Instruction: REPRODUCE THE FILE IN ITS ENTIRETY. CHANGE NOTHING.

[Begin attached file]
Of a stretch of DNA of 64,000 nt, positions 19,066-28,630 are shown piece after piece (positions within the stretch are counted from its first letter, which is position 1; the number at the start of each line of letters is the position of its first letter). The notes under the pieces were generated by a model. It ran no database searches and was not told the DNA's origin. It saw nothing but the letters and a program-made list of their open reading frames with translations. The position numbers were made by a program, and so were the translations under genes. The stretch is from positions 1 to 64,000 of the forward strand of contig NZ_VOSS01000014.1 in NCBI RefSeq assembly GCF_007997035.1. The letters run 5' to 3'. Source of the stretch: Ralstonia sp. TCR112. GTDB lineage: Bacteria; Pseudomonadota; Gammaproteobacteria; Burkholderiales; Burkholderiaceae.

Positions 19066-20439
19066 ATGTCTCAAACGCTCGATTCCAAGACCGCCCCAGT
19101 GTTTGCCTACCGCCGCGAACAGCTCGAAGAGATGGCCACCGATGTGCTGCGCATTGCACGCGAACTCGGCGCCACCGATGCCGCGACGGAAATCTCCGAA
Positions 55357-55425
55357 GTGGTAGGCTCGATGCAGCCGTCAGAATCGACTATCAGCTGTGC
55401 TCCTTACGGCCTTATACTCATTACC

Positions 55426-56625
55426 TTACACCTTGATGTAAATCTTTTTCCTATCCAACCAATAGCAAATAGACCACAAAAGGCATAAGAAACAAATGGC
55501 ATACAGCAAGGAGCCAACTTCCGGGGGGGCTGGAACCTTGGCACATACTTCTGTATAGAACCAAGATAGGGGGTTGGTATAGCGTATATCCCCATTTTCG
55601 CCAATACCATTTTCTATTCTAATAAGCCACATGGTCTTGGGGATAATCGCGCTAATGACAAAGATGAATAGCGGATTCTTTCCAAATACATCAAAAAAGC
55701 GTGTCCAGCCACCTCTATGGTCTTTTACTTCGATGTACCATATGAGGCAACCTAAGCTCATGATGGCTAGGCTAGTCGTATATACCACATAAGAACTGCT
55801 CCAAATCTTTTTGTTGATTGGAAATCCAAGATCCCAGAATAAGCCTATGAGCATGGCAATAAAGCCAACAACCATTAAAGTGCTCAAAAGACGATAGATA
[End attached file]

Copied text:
Of a stretch of DNA of 64,000 nt, positions 19,066-28,630 are shown piece after piece (positions within the stretch are counted from its first letter, which is position 1; the number at the start of each line of letters is the position of its first letter). The notes under the pieces were generated by a model. It ran no database searches and was not told the DNA's origin. It saw nothing but the letters and a program-made list of their open reading frames with translations. The position numbers were made by a program, and so were the translations under genes. The stretch is from positions 1 to 64,000 of the forward strand of contig NZ_VOSS01000014.1 in NCBI RefSeq assembly GCF_007997035.1. The letters run 5' to 3'. Source of the stretch: Ralstonia sp. TCR112. GTDB lineage: Bacteria; Pseudomonadota; Gammaproteobacteria; Burkholderiales; Burkholderiaceae.

Positions 19066-20439
19066 ATGTCTCAAACGCTCGATTCCAAGACCGCCCCAGT
19101 GTTTGCCTACCGCCGCGAACAGCTCGAAGAGATGGCCACCGATGTGCTGCGCATTGCACGCGAACTCGGCGCCACCGATGCCGCGACGGAAATCTCCGAA
Positions 55357-55425
55357 GTGGTAGGCTCGATGCAGCCGTCAGAATCGACTATCAGCTGTGC
55401 TCCTTACGGCCTTATACTCATTACC

Positions 55426-56625
55426 TTACACCTTGATGTAAATCTTTTTCCTATCCAACCAATAGCAAATAGACCACAAAAGGCATAAGAAACAAATGGC
55501 ATACAGCAAGGAGCCAACTTCCGGGGGGGCTGGAACCTTGGCACATACTTCTGTATAGAACCAAGATAGGGGGTTGGTATAGCGTATATCCCCATTTTCG
55601 CCAATACCATTTTCTATTCTAATAAGCCACATGGTCTTGGGGATAATCGCGCTAATGACAAAGATGAATAGCGGATTCTTTCCAAATACATCAAAAAAGC
55701 GTGTCCAGCCACCTCTATGGTCTTTTACTTCGATGTACCATATGAGGCAACCTAAGCTCATGATGGCTAGGCTAGTCGTATATACCACATAAGAACTGCT
55801 CCAAATCTTTTTGTTGATTGGAAATCCAAGATCCCAGAATAAGCCTATGAGCATGGCAATAAAGCCAACAACCATTAAAGTGCTCAAAAGACGATAGATA